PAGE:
There is, in fact, no evidence that the variables presented, such as distance between Earth and the signal’s origin or whether we think the message was meant for us, would actually be important variables in how people react to the announcement. The variables in the scale are, themselves, highly subjective and based on assumptions instead of empirical data collected through systematic research.
Third, the scale is problematic from a data perspective, because it uses an ordinal scale to measure interval data. The problem with this is that with interval data the distances between attributes have meaning, while with ordinal data they don’t. Social scientists have understood for a long time that if you create a ranking scale, it’s difficult to determine what people actually mean when they rank attributes. For example, if I rank a group of ice cream flavors from 1 to 5, I might get something like this:
The problem here is that I like 1 and 2 about the same amount, and 3 a little less. I don’t like Strawberry much, and I hate squid ink flavored ice cream (yes, I’ve had it). So, while the scale makes it look like the distances between variables are equal, in fact for me if I were to quantify the relationships here, the scale would look more like 1, 1.1, 1.2, 10, and 5,000. That would better reflect how I think about the flavors in terms of the consequences of eating them from a quantitative perspective. But, in truth, the relationship between these variables is a qualitative one and it doesn’t make much sense to try to quantify it, because the numerical values assigned to each flavor are arbitrary and would vary considerably form one person to another and even may change for me over time.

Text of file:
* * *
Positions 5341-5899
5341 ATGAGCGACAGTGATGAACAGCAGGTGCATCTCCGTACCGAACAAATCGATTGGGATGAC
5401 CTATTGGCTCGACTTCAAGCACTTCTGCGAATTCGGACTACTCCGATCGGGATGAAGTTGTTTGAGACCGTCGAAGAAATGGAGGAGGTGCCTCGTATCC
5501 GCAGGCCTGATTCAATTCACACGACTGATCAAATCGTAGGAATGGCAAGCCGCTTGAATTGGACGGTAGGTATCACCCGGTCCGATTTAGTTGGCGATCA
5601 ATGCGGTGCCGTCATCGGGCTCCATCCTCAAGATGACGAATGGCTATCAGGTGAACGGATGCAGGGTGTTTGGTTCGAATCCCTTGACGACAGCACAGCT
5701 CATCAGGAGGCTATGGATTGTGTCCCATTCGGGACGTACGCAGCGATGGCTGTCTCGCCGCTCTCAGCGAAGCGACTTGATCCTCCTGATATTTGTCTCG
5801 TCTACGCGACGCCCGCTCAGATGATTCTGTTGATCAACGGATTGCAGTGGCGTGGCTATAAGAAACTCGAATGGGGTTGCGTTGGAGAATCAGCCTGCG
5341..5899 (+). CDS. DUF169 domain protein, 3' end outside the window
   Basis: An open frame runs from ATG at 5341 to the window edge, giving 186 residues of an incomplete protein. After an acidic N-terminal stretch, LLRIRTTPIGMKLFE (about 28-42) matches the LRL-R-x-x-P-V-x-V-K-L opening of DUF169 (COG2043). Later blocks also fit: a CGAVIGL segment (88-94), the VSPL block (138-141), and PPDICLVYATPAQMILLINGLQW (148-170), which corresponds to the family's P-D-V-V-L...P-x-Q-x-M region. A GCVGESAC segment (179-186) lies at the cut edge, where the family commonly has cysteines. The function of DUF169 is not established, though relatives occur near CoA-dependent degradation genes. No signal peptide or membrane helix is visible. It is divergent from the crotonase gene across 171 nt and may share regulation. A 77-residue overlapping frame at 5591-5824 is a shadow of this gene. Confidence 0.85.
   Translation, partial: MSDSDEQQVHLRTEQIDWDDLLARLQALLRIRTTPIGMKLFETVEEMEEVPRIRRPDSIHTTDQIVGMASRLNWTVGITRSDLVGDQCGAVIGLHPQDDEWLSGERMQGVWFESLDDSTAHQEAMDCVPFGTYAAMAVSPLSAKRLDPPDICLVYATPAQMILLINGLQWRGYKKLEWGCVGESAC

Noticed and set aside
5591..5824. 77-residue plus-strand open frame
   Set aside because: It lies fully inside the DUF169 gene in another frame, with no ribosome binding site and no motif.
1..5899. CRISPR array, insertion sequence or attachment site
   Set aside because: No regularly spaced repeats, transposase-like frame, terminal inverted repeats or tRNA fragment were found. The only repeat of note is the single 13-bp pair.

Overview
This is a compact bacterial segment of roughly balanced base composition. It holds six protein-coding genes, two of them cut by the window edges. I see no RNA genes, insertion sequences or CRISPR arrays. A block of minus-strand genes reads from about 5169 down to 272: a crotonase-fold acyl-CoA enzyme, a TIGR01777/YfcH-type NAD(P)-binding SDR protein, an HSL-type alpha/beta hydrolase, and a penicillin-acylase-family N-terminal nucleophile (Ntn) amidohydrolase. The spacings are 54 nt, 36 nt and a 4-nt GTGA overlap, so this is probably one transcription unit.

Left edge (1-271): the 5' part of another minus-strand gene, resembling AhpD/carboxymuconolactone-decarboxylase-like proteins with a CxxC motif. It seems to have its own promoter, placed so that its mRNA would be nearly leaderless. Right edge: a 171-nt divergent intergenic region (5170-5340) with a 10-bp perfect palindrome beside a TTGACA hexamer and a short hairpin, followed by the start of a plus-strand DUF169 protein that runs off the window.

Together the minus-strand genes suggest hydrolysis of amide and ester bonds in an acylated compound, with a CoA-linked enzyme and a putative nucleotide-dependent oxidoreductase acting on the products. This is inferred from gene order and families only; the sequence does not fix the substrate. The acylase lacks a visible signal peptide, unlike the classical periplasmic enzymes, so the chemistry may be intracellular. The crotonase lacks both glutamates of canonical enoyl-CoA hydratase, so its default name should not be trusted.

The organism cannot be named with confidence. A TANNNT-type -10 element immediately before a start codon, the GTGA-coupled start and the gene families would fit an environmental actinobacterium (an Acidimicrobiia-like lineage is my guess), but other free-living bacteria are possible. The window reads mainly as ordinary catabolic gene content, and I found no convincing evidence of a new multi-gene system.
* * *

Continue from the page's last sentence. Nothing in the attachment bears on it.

Because the authors apparently did no actual scientific research into how people might react to a contact announcement, the scale itself represents little more than their own guesses. And those guesses are based on weak understandings of human behavior and social organization. As a result, the scale is trivial and, when used as a tool for creating “Rio values” to quantify estimates of the importance of any reported detection, the only thing it’s likely to accomplish is over-simplification and misrepresentation of the situation. Therefore, it will generate a misleading estimate of any social consequences related to contact with ETI.
The Rio Scale represents a fine example of what happens when people attempt to develop tools for measuring social phenomena on the basis of bad science—or in the case of the Rio Scale, no science at all. It’s an amateurish and misguided attempt at addressing important policy issues related to the social consequences, across complex human groups, of contact with extraterrestrial intelligence. As a result, it trivializes the social consequences of a very complicated potential event in the future of humanity that will represent a challenge from a social policy perspective.
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this page last updated 1 July 2017